Read Checkpoint File Gaussian

  1. Read Checkpoint File Gaussian Software
  2. Read Checkpoint File Gaussian Pdf
  3. Read Checkpoint File Gaussian Tool

The checkpoint file name. See Reading gaussian checkpoint files if you don't understand. Specify the type of density matrix you want; in the above it is the rohf type. You don't need to do an scf calculation, just specify the kind of density matrix in scfdata= Change the type of plot from electricpotential to what you want. You should save your checkpoint files as 'formatted', i.e. Add the line 'FORMCHK' as an additional keyword when creating your input file so you it will be readable on your Mac or PC. Or simply run formchk myfile.chk. After your run has completed to convert it. Gaussian formatted checkpoint file format (fch, fchk, fck)¶ A formatted text file containing the results of a Gaussian calculation. Currently supports reading molecular geometries from fchk files. Every job can't be restarted by using geom=checkpoint guess=read.If this doesn't work, then you can use the the keyword opt=restart in the route section. It will the restore the state of your job. I am producing a checkpoint file for molecules. But unable to read and work on it. Can anyone please suggest me how to work with checkpoint files. As these checkpoint files can be considered as an.

Setting up and Running Gaussian Jobs

Read checkpoint file gaussian software

This chapter discusses setting up and running Gaussian calculations with GaussView. It deals only with the mechanics of doing so. Consult the Gaussian 09 User’s Reference for detailed information about all Gaussian 09 keywords and options.

The Gaussian Calculation Setup Window

The first step in producing a Gaussian input file is to build the desired molecule. The bond lengths, bond angles, and dihedral angles for the molecule will be used by GaussView to write a molecular structure for the calculation. Once this is completed, you can use the Calculate=>Gaussian Calculation Setup menu path to open the Gaussian Calculation Setup dialog. It is illustrated in Figure 67.

Figure 67. The Gaussian Calculation Setup Dialog

This dialog allows you to set up virtually all types of Gaussian calculations and to submit them from GaussView. The route section that GaussView is generating appears at the top of the dialog, and it is constantly updated as you make selections in the dialog.

The Gaussian Calculation Setup dialog contains several panels, described individually below. The buttons at the bottom of the dialog have the following effects:

  • : Starts a Gaussian calculation using the current input file. You will be prompted to save the input file if you have not already done so.
  • : Launches a Gaussian job without further ado (discussed later in this section).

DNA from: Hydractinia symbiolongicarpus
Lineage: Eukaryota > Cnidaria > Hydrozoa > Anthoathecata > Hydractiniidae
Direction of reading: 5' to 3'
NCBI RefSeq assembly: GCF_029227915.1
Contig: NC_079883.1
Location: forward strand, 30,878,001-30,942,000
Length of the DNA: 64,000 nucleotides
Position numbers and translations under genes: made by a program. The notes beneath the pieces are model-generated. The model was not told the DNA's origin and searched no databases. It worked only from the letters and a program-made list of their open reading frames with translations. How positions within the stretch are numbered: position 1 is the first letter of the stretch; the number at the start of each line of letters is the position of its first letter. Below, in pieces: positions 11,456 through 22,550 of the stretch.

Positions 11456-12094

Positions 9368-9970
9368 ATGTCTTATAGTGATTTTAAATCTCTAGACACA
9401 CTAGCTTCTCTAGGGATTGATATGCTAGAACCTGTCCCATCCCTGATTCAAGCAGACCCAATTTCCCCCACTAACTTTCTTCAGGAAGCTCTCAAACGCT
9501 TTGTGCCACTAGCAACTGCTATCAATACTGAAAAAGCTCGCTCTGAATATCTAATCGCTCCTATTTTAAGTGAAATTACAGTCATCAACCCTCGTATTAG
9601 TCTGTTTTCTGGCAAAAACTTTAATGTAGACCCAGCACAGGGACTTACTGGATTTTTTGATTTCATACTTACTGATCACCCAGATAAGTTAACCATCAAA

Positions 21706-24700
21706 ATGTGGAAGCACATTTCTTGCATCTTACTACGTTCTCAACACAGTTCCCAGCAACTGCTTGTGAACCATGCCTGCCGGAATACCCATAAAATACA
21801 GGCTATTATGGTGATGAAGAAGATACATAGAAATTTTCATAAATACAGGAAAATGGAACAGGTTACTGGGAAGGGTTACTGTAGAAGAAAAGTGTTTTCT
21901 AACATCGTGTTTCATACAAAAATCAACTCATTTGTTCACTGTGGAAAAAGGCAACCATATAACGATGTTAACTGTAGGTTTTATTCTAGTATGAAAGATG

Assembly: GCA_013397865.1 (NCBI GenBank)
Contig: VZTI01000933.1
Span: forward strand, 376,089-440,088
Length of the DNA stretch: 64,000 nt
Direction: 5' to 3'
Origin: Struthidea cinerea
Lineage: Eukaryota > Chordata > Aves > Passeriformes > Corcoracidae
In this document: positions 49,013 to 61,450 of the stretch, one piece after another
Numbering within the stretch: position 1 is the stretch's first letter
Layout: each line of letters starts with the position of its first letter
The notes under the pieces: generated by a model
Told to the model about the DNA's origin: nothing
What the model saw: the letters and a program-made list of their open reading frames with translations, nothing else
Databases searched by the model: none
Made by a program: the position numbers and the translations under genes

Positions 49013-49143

• : Closes the dialog box and returns all selections to their default values.
  • : Allows direct access to the input file with an external text editor. The input file is not available for editing until it has been saved with GaussView.
  • : Closes the dialog box. Current selections are retained, but the input file is not created/updated, and no Gaussian job is submitted.
  • : Returns all items to their default values.
  • : Provides online help for this dialog.

The Job Type Panel

The Job Type panel appears in Figures 67 and 68. The top popup menu selects the job type. The default is a single point energy calculation. The remaining fields in the panel represent common options for the selected job type (Figure 67 shows the ones for an Opt+Freqcalculation).

Read Checkpoint File Gaussian

In order to select a different job type than those listed in the popup menu, select the blank menu item at the bottom of the list, and then type the appropriate Gaussian keyword into the Additional Keywords section in the lower section of the dialog.

You can also use this field to add any desired Gaussian keyword and/or option. In the latter case, you must repeat the keyword within this field even if it already appears in the route section. GaussView will merge all options for the same keyword within the route section (see Figure 68 for an example). Note that this area is designed only for adding keywords to the route section. Use the button for creating complex input files.

Figure 68. Adding an Option via the Additional Keywords Field

This window illustrates GaussView’s ability to merge options selected from dialog controls with ones typed into the Additional Keywords field. Here, we’ve added the Phase option to the IRC keyword, while another option has been generated with the Calculate Force Constants popup selection.

The Scheme field at the bottom of the dialog is used to quickly retrieve a stored set of keywords and options. This feature is described later in this chapter.

The Method Panel

The Method panel specifies the quantum mechanical method to be used in a calculation. The default method is a ground state, closed shell Hartree-Fock calculation using the 3-21G basis set. This panel is illustrated in Figure 69.

The fields in the Method line specify the following items:

  • Whether the calculation is for a ground state or an excited state.
  • The theoretical method. For some choices, a fourth field is used to select the specific method of the given type. For example, in Figure 69, the method field is set to DFT, and the fourth field selects the B3LYP functional.
  • The wavefunction type (closed shell vs. open shell). The default is an unspecified type. The Restricted, Unrestricted, and Restricted-Open selections prepend R, U and RO to the method keyword (respectively).

Figure 69. The Method Panel

The Method panel is where the model chemistry for the calculation is specified.